The Search for Environmental Carcinogens

In the search for carcinogens, competing interests can complicate and compromise the case.

The science that connects any particular exposure to cancer takes a long and convoluted path, often with false starts and detours along the way. But there are other reasons why the identification of and protection against environmental exposures are not as straightforward as some people might hope. It’s not just that the science can be messy. Those who have a stake in the answer can influence the direction of research—as the Long Island women showed—to both the benefit and detriment of obtaining an answer. Sometimes patients themselves may fixate on the wrong threats. Sometimes industry, which benefits from as much scientific murkiness as possible, can keep doubt alive long after most scientists agree on an answer. (The tobacco industry proved to be quite successful at this technique.) And even after the research is done, different voices come to the table when government officials have to take the data and make decisions about which exposures need to be limited and by how much. “The landscape can get very complicated,” says Jonathan Samet, MD, director of the University of Southern California Institute for Global Health in Los Angeles.

The Toxic Substances Control Act, which was passed in 1976 and remains the law, does not require registration and health-effects testing of a chemical before it is put on the market (although it does require premanufacturing notification of new chemicals).

The Cancer Panel calculated that of the more than 80,000 chemicals in use today, only a few hundred have been tested for safety. We are literally born with them; nearly 300 chemicals have been found in umbilical cord blood. And even when something is known to cause cancer, that still doesn’t mean that it will be banned or that exposures will be heavily regulated. (Consider tobacco.)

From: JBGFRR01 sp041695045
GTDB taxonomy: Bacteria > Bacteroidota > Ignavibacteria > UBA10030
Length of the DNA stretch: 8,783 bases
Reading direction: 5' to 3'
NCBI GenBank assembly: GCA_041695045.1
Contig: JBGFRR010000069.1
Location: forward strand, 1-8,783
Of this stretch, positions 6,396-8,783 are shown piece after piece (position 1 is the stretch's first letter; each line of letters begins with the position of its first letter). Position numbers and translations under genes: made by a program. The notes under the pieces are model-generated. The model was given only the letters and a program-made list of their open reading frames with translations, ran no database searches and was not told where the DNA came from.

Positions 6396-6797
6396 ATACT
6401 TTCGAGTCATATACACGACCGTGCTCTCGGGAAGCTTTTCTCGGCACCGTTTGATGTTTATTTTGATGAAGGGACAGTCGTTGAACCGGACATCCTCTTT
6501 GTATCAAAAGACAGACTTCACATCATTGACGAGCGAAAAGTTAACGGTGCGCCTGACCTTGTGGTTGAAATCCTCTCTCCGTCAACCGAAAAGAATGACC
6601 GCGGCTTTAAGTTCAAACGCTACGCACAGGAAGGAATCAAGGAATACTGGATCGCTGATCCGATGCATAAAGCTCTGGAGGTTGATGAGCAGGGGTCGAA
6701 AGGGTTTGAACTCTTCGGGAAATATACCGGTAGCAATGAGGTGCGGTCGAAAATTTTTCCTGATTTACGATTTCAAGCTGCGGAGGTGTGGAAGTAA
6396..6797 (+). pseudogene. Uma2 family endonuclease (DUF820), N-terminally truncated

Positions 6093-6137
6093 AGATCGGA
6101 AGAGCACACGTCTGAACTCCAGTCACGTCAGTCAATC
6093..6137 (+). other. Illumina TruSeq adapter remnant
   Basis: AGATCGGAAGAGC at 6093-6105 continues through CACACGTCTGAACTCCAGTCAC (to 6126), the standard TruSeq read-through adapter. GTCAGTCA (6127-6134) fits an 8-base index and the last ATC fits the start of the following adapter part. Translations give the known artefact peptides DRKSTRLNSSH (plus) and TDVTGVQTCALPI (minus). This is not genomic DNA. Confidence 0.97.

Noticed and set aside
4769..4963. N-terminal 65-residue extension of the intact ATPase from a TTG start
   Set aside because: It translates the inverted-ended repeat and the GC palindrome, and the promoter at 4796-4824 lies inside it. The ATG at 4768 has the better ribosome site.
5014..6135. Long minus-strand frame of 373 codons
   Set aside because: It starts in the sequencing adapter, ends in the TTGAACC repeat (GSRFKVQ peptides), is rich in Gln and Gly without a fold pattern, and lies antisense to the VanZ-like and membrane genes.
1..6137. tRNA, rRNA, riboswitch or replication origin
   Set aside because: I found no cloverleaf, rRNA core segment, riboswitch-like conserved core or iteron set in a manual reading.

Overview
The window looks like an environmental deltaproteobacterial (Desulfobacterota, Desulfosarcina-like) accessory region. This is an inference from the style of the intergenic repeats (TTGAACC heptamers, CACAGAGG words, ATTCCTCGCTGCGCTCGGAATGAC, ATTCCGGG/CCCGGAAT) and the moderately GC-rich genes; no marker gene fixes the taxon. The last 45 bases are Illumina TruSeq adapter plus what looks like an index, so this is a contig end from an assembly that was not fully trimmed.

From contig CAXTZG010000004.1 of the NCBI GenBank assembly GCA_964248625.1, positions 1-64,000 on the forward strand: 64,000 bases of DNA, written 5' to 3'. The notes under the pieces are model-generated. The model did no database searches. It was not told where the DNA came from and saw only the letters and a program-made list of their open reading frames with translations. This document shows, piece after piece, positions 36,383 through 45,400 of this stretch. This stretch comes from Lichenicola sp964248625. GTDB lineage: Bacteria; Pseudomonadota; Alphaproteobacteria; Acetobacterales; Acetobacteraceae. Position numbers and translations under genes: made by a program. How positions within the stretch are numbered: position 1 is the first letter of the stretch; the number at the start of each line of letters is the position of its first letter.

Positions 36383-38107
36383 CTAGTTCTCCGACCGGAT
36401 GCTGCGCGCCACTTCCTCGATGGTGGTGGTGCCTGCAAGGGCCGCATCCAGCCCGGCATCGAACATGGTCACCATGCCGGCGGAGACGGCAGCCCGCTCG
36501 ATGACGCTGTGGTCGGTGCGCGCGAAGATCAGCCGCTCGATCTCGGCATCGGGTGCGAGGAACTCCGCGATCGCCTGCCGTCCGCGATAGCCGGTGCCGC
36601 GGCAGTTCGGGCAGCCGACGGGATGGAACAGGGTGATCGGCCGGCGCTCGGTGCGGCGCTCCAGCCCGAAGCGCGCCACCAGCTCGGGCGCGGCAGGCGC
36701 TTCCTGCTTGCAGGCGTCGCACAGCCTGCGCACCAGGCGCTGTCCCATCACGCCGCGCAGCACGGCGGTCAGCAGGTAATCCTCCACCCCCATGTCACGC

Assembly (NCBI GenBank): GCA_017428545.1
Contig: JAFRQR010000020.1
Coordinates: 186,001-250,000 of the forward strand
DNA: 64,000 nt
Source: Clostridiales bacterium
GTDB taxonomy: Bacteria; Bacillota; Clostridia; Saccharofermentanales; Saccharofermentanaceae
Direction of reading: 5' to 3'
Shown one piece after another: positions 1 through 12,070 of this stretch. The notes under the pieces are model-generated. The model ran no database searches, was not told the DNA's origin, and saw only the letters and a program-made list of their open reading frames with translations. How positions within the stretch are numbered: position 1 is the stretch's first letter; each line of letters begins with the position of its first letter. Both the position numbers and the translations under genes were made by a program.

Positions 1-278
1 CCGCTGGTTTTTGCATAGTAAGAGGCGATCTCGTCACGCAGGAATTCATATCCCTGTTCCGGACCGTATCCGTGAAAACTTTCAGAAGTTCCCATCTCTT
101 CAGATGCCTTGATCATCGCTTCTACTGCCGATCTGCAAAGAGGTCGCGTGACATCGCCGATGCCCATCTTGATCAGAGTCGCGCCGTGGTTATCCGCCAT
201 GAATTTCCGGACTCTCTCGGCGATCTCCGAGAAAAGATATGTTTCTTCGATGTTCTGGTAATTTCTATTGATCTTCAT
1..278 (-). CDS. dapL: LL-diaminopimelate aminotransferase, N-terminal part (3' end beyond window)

That’s because, when deciding whether some exposure contributed to your cancer, the answer is: It depends.

“It depends on what it is and how you’re exposed,” Samet says. Something may be known to cause cancer but is still allowed on the market because the amount of exposure needed to cause cancer is more than someone would reasonably be exposed to. Or an exposure may cause cancer in animals, but not people. Remember the saccharine scares? Studies in animals in the 1970s suggested high levels of the artificial sweetener might contribute to bladder cancer. Only later did researchers determine that the cancer risk applied only to rats.

Some chemicals, such as the insecticide dichlorodiphenyltrichloroethane (DDT), are considered so toxic that their use is not allowed at all in the U.S. But most potential carcinogens are not so dangerous. Then the question becomes where to draw the line. Because they regulate different entities, the Environmental Protection Agency has different standards than the Food and Drug Administration, which has different standards than the Occupational Safety and Health Administration. And all during the process of setting the bar, politics can interfere. In June 2011, the government classified formaldehyde—which millions of Americans are exposed to daily—as a known human carcinogen, yet it remains a staple of plywood, hair salons, cosmetics and other products. Adding formaldehyde to the federal government’s 12th Report on Carcinogens was opposed by the chemical industry, despite studies that had long raised concerns.

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